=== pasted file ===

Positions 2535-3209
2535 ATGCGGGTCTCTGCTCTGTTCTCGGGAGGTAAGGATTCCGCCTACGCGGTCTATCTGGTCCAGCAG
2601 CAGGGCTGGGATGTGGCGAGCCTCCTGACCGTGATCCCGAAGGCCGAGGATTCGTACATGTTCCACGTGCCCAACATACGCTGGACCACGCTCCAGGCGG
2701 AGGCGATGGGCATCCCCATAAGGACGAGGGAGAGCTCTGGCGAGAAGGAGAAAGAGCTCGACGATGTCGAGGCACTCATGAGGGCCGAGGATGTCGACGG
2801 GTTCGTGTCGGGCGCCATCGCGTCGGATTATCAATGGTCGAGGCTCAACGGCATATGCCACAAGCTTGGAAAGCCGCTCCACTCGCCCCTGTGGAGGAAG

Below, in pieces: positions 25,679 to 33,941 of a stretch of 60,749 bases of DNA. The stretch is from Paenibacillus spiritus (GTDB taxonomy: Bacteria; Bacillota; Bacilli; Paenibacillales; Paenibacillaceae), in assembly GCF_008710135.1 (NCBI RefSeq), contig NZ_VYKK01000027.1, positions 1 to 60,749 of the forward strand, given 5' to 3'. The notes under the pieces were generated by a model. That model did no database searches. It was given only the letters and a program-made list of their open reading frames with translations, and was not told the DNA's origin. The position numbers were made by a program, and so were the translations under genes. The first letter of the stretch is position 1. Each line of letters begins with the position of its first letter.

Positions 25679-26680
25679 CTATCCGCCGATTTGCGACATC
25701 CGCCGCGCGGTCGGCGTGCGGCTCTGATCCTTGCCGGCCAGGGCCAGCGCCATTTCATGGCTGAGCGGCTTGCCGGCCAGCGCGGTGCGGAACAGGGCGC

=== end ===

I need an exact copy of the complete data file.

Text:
Positions 2535-3209
2535 ATGCGGGTCTCTGCTCTGTTCTCGGGAGGTAAGGATTCCGCCTACGCGGTCTATCTGGTCCAGCAG
2601 CAGGGCTGGGATGTGGCGAGCCTCCTGACCGTGATCCCGAAGGCCGAGGATTCGTACATGTTCCACGTGCCCAACATACGCTGGACCACGCTCCAGGCGG
2701 AGGCGATGGGCATCCCCATAAGGACGAGGGAGAGCTCTGGCGAGAAGGAGAAAGAGCTCGACGATGTCGAGGCACTCATGAGGGCCGAGGATGTCGACGG
2801 GTTCGTGTCGGGCGCCATCGCGTCGGATTATCAATGGTCGAGGCTCAACGGCATATGCCACAAGCTTGGAAAGCCGCTCCACTCGCCCCTGTGGAGGAAG

Below, in pieces: positions 25,679 to 33,941 of a stretch of 60,749 bases of DNA. The stretch is from Paenibacillus spiritus (GTDB taxonomy: Bacteria; Bacillota; Bacilli; Paenibacillales; Paenibacillaceae), in assembly GCF_008710135.1 (NCBI RefSeq), contig NZ_VYKK01000027.1, positions 1 to 60,749 of the forward strand, given 5' to 3'. The notes under the pieces were generated by a model. That model did no database searches. It was given only the letters and a program-made list of their open reading frames with translations, and was not told the DNA's origin. The position numbers were made by a program, and so were the translations under genes. The first letter of the stretch is position 1. Each line of letters begins with the position of its first letter.

Positions 25679-26680
25679 CTATCCGCCGATTTGCGACATC
25701 CGCCGCGCGGTCGGCGTGCGGCTCTGATCCTTGCCGGCCAGGGCCAGCGCCATTTCATGGCTGAGCGGCTTGCCGGCCAGCGCGGTGCGGAACAGGGCGC